Stroke accounts for an estimated 1 of every 19 deaths in the United States. On average, someone dies of a stroke every 3 and a half minutes. Strokes disproportionately affect women. The data shows that about 55,000 more women than men have a stroke each year.
When a stroke occurs, seconds matter. The American Heart Association recommends watching for the F.A.S.T. Warning Signs of stroke and call 9-1-1 immediately if you recognize these symptoms. They are:
|F||Face Drooping||Does one side of the face droop or is it numb? Ask the person to smile. Is the person’s smile uneven?|
|A||Arm Weakness||Is one arm weak or numb? Ask the person to raise both arms. Does one arm drift downward?|
|S||Speech Difficulty||Is speech slurred?|
|T||Time||Time to call 911.|
Hypertension often called the silent killer, is the most prominent risk factor for stroke. The currently recognized blood pressure categories are:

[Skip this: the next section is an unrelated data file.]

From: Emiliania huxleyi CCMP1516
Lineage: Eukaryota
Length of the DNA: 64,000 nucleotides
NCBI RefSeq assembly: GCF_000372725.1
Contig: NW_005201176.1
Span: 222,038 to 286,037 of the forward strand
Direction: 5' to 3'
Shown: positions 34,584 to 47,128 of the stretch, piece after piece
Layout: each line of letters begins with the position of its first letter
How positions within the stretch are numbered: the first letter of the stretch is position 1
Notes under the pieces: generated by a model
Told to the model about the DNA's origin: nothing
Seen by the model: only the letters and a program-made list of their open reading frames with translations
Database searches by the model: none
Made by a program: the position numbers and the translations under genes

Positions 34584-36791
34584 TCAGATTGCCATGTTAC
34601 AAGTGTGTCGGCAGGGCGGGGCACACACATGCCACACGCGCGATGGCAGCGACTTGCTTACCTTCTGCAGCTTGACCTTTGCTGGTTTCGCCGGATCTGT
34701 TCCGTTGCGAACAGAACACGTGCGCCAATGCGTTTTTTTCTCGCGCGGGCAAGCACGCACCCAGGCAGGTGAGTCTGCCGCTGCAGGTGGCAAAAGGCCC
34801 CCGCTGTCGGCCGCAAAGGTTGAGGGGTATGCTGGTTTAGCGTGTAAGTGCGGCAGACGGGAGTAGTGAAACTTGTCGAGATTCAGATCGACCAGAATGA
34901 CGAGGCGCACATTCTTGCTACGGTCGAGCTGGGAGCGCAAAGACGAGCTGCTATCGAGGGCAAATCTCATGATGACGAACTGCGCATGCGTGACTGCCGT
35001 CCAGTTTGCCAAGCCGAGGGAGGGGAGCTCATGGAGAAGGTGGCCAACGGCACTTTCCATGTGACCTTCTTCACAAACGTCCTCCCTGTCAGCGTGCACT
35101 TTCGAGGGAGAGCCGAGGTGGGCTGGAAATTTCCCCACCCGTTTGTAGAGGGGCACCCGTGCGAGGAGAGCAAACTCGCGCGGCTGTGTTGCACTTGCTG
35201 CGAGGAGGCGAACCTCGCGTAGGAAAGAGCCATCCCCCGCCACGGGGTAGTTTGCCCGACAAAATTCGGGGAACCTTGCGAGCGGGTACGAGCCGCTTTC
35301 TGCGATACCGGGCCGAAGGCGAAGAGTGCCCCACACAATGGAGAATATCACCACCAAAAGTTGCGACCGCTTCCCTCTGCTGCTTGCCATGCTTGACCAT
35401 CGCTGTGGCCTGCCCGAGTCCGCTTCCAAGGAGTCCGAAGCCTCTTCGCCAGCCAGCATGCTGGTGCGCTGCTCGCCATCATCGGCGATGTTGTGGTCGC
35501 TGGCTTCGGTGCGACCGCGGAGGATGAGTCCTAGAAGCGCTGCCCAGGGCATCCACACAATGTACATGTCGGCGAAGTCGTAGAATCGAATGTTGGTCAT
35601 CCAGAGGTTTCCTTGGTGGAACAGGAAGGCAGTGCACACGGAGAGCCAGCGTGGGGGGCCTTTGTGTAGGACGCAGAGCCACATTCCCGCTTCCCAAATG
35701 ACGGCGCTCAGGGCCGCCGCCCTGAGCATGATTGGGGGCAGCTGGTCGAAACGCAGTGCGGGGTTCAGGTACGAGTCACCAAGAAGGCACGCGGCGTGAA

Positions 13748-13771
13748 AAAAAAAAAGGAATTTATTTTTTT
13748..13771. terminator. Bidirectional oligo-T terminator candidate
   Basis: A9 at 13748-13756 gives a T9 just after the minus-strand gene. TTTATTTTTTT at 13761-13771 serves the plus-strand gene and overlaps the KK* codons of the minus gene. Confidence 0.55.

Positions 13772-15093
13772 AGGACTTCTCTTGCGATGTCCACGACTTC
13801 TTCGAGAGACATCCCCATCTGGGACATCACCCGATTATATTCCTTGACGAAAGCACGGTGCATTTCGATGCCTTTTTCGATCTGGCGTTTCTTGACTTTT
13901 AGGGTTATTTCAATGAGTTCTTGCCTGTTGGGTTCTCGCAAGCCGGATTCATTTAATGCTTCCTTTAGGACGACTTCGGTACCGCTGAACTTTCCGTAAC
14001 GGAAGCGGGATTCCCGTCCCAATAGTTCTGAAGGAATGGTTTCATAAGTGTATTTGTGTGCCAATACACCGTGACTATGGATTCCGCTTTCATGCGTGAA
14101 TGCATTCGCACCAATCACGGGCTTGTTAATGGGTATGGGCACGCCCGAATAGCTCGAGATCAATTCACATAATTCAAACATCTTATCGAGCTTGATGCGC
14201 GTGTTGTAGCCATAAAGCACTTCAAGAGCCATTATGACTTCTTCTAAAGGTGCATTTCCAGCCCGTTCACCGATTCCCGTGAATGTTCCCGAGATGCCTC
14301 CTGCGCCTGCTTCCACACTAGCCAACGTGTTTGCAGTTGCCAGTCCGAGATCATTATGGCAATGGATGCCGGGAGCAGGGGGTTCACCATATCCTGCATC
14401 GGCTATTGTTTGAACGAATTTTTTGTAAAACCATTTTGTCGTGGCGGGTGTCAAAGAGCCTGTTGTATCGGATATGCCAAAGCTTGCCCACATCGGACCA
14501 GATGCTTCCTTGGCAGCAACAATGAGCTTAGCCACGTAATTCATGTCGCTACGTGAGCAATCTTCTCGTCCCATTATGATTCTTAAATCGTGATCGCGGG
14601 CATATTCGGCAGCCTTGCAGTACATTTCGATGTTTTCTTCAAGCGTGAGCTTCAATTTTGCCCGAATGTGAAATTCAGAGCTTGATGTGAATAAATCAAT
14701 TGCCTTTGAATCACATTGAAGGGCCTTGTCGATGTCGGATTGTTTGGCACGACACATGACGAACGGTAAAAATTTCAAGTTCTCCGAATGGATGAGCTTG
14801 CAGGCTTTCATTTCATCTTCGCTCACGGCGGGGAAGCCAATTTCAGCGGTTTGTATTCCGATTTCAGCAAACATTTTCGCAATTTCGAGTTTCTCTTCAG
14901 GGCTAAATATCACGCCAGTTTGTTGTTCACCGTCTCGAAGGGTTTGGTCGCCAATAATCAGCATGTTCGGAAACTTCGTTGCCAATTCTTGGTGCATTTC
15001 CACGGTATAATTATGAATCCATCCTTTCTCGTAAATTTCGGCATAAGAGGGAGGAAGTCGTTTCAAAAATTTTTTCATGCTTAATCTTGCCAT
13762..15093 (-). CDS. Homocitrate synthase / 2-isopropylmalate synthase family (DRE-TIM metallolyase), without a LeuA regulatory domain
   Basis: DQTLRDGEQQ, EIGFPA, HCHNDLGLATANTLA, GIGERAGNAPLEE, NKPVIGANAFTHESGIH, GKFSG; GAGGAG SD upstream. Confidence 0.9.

|SYSTOLIC mm Hg
|DIASTOLIC mm Hg
|Normal||Less than 120||And||Less than 80|
|Elevated||120 – 129||And||Less than 80|
High blood pressure
(Stage 1 hypertension)
|130 – 139||Or||80 – 89|
High blood pressure
(Stage 2 hypertension)
|140 or higher||Or||90 or higher|
(A medical emergency, consult a healthcare professional immediately)
|Higher than 180||And/or||Higher than 120|
Other risk factors for stroke include cardiovascular disease, abnormal heart rhythms such as atrial fibrillation, diabetes, smoking, a history of transient ischemic attacks, high cholesterol, obesity, lack of exercise, illegal drugs use, and older age.
In 2021, the American Heart Association published new guidelines for the prevention of stroke in patients with stroke and transient ischemic attack (TIA). These recommendations address the management of vascular risk factors in secondary stroke prevention, including (but not limited to) diabetes, smoking cessation, lipids, and hypertension.
The recommendations may be found here.
Patient resources about stroke may be found here
Photo courtesy of the American Heart Association